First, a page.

In an earlier post, I mentioned how little things can become a source of great hope when you're going through what I'm going through with my son. It really is amazing how things that most people probably take for granted become major achievements or dreams in our house. Yes, priorities change and--for lack of a better description--the bar is sometimes lowered.

For example, hoping that my son would get excellent grades in high school evolved into hoping that my son could just finish high school. And when I realized that my son wasn't going to finish high school, then I didn't even really care, as long as he could find some happiness and get his life on track.

We're still working on that happiness/life-on-track part, but at least he was able to pass the GED exam last spring. That was a major milestone. But if you would've told me ten years ago that having my kid get a GED instead of a high school diploma would be cause for celebration, I would've told you you were crazy.

See what I mean? Priorities change. And in my world, you just have to roll with that change as best you can. It's the only way you can survive.

And then there were three

Some of you may know this already, but I'm a member of a program that is comprised of a (supposedly) select group of customers. It's called the Amazon Vine program and its members get free stuff from in exchange for writing reviews about the stuff on the Amazon web site. On the third and fourth Thursdays of the month, at 3:00pm eastern time, Amazon's Vine program posts a variety of items on their web site. Vine members are allowed to choose two items to get for free. Not all members are offered the same items. The program supposedly targets its members and offers them stuff based on prior purchases, interests, etc.

Well, someone at must've gotten the impression that I like video cameras, because today I got my third one since I've been in the program. It started with a Flip Mino camcorder in June. Then I got a Flip MinoHD (hi-def) camcorder in November. And today I got a Creative Vado HD camcorder. I've used the first quite a bit and like it a lot. The second one didn't work very well with my older Mac PowerBook, so it's just sitting in the box. As for the third one... I'm curious to see how it will compare to the other two. These are all very small camcorders that record on flash memory and connect to your computer with a flip-out USB connector. So they're very cool. Obviously, I'm thrilled to have gotten them for free.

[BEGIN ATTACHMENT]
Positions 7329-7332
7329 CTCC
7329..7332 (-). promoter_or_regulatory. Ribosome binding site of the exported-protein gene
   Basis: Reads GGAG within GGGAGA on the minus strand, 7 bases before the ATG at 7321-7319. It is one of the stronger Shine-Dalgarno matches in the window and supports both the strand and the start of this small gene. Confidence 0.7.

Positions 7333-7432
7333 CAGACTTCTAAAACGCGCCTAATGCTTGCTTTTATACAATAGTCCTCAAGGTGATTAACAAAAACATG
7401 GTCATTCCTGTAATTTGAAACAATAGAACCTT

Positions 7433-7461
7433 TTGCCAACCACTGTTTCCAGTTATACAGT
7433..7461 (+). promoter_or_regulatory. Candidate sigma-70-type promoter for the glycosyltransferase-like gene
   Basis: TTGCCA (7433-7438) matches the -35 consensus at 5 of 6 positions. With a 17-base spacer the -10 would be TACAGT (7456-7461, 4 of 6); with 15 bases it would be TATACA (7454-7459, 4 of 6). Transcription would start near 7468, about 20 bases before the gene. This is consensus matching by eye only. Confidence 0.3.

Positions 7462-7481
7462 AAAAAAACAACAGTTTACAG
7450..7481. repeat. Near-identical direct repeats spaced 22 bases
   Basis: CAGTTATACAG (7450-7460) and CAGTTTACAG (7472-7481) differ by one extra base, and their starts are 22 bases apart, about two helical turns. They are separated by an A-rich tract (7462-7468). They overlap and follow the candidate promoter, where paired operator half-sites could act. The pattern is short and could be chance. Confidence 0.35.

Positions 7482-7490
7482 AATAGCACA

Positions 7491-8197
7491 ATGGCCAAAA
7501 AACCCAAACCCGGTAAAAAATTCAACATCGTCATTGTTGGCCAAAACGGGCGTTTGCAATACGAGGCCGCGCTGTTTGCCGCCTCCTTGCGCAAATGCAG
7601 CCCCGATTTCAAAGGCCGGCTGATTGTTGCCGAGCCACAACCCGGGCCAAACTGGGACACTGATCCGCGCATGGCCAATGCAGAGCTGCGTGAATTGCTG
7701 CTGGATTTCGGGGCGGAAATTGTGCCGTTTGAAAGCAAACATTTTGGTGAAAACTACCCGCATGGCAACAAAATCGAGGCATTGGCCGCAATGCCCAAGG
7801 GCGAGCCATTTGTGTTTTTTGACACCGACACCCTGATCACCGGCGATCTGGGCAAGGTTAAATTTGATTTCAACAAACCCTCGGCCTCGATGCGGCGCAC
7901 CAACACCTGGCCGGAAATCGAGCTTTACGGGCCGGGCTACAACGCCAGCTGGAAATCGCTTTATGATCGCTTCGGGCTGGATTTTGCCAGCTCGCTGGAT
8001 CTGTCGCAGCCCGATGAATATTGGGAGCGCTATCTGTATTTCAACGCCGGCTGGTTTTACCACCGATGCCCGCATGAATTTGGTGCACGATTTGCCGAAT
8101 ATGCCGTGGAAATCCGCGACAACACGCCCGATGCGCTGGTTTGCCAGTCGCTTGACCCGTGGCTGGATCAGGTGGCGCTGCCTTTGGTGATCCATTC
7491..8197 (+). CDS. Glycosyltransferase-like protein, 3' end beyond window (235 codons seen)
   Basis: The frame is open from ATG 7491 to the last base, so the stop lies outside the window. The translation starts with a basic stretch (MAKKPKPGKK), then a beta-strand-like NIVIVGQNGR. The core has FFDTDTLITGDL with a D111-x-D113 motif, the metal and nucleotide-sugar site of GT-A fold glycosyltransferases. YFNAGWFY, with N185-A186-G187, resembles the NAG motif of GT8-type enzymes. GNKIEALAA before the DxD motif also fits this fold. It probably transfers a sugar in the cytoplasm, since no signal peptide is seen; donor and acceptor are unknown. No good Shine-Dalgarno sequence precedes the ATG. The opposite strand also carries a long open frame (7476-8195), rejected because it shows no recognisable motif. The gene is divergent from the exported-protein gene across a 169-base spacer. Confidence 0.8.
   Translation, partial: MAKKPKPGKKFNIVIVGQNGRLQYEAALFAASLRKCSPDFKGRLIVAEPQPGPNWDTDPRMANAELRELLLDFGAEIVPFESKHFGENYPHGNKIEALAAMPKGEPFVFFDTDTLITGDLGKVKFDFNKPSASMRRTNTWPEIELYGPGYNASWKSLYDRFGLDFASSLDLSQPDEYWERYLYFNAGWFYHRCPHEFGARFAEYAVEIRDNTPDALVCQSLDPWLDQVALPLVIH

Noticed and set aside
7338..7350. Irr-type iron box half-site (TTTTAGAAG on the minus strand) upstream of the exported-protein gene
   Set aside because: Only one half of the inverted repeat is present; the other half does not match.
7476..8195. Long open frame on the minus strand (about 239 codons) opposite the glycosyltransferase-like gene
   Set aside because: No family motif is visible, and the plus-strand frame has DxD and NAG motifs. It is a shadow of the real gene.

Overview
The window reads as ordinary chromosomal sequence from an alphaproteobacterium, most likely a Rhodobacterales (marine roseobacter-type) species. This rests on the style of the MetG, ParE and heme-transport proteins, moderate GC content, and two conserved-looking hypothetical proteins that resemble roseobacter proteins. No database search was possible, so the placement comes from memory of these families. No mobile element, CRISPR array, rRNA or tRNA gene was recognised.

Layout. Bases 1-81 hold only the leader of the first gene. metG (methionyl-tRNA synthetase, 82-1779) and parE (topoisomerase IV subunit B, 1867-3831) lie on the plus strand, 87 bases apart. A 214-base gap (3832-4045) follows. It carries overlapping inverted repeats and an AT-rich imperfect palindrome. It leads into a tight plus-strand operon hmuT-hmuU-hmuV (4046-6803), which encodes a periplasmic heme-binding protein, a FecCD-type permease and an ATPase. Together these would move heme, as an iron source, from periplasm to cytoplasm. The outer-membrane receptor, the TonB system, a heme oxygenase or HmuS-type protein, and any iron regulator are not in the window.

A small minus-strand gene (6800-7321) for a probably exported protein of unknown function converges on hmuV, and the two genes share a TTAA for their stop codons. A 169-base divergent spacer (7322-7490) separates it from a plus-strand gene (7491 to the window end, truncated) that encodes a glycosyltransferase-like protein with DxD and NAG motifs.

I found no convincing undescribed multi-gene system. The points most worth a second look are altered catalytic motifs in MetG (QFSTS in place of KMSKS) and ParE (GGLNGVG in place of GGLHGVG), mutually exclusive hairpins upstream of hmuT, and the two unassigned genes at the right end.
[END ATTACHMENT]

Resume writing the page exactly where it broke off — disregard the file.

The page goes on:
Some of the other cool stuff I've gotten from the Vine program:

  • A George Foreman 360 indoor grill with five interchangeable grilling plates
  • A big Tyco radio-controlled wheelie motorcycle
  • An Oral-B Pulsonic electric toothbrush
  • A Philips Sonicare electric toothbrush
  • A 6-pack of some tasty raspberry chipotle BBQ sauce
  • Lots of books
  • Some video games
  • Some CDs

Believe me, when I first got the e-mail from inviting me to this program, I thought for sure it was a scam. But it's not. It's actually pretty damn cool. I love free stuff!

Could this be a turning point?

When you're the parent of a recovering addict and have been struggling for as long as my wife and I have, it's real easy to get excited and feel hopeful about little things that reflect a possible positive change in your loved one's life. Not only is it easy; it's pretty much necessary. Because not only is life with an addict "one day at a time," sometimes it's "one baby step at a time."

One of those baby steps took place today, which was my son's first day of class at a local community college. (Actually, it was his first day of class for this semester. He was enrolled last semester, but had to withdraw after less than a week of classes in order to go into rehab. So we're looking at today as a fresh new start.) Granted, he only had one class today. But it was a class that started at 9:00am. I'll admit, after weeks of him staying up 'til 3:00 or 3:30 in the morning, and then sleeping until 3:30 or 4:00 in the afternoon, I wasn't real confident that he'd get up early this morning and make it to a 9:00am class on time. In fact, if I were a betting man I probably would've bet against it. Well, lo and behold! My son got up early, was ready on time, and got to class on time. Needless to say, I was a bit surprised, but I'll take a pleasant surprise over the other kind of surprise any day.